Ans: Jyotirao Phule, a staunch advocate for the eradication of caste-based inequality, held the belief that the upper castes, whom he referred to as ‘Aryans,’ were not the indigenous inhabitants of their territories. He expressed his views by explaining to people that the land had historically belonged to the oppressor-caste communities and that the Aryans were outsiders. Phule envisioned a future golden age where oppressor-caste individuals would live in harmony without the interference of the upper castes.
Ques 8. Why did Phule dedicate his book Gulamgiri to the American movement to free slaves?
Ans: In 1873, Jyotirao Phule authored his book titled ‘Gulamgiri,’ which translates to ‘Slavery.’ During the years 1861 to 1865, the American Civil War took place. This conflict primarily arose from the enduring dispute over the enslavement of Black people. Phule dedicated his book to all those Americans who had fought to emancipate slaves, thereby drawing a parallel between the plight of the “lower” castes in India and the Black slaves in America.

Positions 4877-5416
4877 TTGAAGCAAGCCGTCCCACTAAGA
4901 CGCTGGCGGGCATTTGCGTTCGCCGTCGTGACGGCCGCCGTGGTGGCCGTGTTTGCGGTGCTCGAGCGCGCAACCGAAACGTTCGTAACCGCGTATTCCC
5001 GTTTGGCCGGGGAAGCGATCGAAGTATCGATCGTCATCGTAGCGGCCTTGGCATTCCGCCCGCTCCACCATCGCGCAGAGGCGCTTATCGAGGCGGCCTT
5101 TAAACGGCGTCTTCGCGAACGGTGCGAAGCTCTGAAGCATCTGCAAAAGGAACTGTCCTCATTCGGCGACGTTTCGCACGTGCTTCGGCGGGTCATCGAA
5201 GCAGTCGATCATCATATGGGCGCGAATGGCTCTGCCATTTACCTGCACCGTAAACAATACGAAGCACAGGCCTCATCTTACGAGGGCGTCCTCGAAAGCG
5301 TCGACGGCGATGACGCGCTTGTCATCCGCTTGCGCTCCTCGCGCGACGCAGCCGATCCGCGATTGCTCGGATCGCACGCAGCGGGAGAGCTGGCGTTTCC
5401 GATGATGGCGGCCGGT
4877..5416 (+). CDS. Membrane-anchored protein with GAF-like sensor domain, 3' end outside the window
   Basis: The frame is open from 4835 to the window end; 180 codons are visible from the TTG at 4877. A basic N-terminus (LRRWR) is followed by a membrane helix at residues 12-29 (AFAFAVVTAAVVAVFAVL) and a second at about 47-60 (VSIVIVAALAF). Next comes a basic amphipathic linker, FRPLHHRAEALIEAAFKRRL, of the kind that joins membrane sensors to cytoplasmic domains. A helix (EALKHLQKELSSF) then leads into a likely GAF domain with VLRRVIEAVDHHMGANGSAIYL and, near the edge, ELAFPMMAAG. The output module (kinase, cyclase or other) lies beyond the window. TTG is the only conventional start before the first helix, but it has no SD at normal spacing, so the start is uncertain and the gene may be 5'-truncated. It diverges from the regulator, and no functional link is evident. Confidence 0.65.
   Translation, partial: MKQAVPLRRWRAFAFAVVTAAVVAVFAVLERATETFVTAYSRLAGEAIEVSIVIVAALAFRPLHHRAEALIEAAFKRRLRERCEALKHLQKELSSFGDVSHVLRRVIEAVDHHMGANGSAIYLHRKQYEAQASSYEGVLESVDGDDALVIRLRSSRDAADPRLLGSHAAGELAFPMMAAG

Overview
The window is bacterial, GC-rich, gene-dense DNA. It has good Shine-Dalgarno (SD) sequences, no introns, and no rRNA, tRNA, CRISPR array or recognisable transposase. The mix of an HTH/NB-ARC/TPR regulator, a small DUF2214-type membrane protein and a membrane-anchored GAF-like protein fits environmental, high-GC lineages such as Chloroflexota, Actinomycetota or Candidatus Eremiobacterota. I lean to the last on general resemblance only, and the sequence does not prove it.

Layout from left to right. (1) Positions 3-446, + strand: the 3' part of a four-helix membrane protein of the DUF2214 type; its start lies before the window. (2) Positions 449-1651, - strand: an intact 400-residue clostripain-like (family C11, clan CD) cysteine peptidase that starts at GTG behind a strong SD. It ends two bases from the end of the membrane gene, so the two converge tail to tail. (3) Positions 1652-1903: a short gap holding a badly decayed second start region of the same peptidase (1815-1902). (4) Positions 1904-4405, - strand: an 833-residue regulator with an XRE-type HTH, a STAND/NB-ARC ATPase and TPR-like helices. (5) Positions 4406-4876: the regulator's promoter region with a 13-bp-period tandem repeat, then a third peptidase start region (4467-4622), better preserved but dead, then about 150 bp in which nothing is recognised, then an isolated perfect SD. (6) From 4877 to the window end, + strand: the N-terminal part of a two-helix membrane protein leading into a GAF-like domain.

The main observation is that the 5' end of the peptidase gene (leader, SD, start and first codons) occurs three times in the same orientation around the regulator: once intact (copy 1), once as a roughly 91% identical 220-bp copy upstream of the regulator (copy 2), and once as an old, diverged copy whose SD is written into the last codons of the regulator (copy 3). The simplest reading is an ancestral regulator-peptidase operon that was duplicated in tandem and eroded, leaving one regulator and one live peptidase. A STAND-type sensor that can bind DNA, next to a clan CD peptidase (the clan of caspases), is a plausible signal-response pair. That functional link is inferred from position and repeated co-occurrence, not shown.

Ques 9. What did Ambedkar want to achieve through the temple entry movement?
Ans: In 1927, Dr. B.R. Ambedkar initiated a temple entry movement in which his followers from the Mahar caste took part. This movement provoked anger among Brahman priests when Dalits, or people from lower castes, used water from the temple tank. Dr. Ambedkar’s objective was to highlight and challenge the pervasive influence of caste-based prejudices within society.
Ques 10. Why were Jyotirao Phule and Ramaswamy Naicker critical of the national movement? Did their criticism help the national struggle in any way?